14. A semiconductor memory device including a memory array, said device comprising:
A. plural word lines spaced apart from one another in said memory array;
B. plural bit lines spaced apart from one another in said memory array; and
C. plural memory cells in said array, each memory cell including an access transistor presenting a source-drain path and a gate, and including a capacitor structure comprising at least upper, middle and lower plates each separated by an insulating dielectric material, said gate being connected between one of said capacitor plates and one of said bit lines, said capacitor structure extending over the space between at least a pair of adjacent bit lines.
15. The memory device of claim 14 in which said capacitor structure overlies a pair of adjacent word lines.
16. The memory device of claim 14 in which said capacitor structure overlies said gate of said access transistor.
17. The memory device of claim 14 in which the source-drain paths of two adjacent memory cells connect to one bit line.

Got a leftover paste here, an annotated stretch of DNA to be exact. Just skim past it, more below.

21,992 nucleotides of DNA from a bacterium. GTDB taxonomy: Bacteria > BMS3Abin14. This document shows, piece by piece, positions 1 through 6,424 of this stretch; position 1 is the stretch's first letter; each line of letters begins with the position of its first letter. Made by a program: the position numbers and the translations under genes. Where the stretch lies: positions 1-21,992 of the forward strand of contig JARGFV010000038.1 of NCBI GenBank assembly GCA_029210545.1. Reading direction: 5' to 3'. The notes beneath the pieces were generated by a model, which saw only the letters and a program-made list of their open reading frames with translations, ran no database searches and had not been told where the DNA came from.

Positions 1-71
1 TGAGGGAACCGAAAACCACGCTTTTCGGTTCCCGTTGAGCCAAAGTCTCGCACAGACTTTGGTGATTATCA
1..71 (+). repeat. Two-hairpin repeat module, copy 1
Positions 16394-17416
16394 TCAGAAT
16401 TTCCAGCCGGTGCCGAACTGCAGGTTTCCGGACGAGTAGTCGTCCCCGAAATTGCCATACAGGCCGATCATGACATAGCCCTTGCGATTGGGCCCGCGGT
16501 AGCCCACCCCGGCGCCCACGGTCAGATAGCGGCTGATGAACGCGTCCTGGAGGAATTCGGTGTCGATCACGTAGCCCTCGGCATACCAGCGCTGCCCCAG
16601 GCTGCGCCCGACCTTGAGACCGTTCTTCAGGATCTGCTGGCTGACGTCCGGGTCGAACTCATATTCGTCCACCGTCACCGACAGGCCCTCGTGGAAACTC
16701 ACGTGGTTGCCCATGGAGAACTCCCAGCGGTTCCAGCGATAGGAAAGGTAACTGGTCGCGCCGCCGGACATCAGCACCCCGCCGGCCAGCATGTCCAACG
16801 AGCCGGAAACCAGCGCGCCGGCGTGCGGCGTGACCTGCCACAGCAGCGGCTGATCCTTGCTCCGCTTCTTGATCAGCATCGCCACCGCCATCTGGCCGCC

18. The memory device of claim 14 in which the capacitor structures of two adjacent memory cell pairs overlie one another.
19. A semiconductor memory device including a memory array, said device comprising:
A. plural word lines in said memory array;
B. plural bit lines in said memory array;
C. plural memory cells in said array, each memory cell including an access transistor presenting a source-drain path and a gate and a capacitor structure, said cells being arranged in groups of first and second pairs of memory cells, each pair having first and second access transistors, for each pair of memory cells said respective capacitor structures overlying one another and one word line connecting to both transistor gates, and between said first and second pairs of memory cells one bit line connecting to both said first access transistors of said first and second pairs of said memory cells and another bit line connecting to both said second access transistors of said first and second pairs of said memory cells.
20. A semiconductor memory device including an array of one-transistor memory cells, each cell having an access transistor with a source-drain path and a gate, comprising:
a capacitor structure shared by each pair of adjacent cells of said array; the capacitor structure having first, second and third conductive layers overlying one another and overlying the gates of said access transistors of said pair of cells; the first and third conductive layers being separately connected to source-drain paths of opposite ones of the access transistors of said pair of adjacent cells; the second conductive layer being connected to a common electrical potential; and dielectric material between the first and second and between the second and third conductive layers.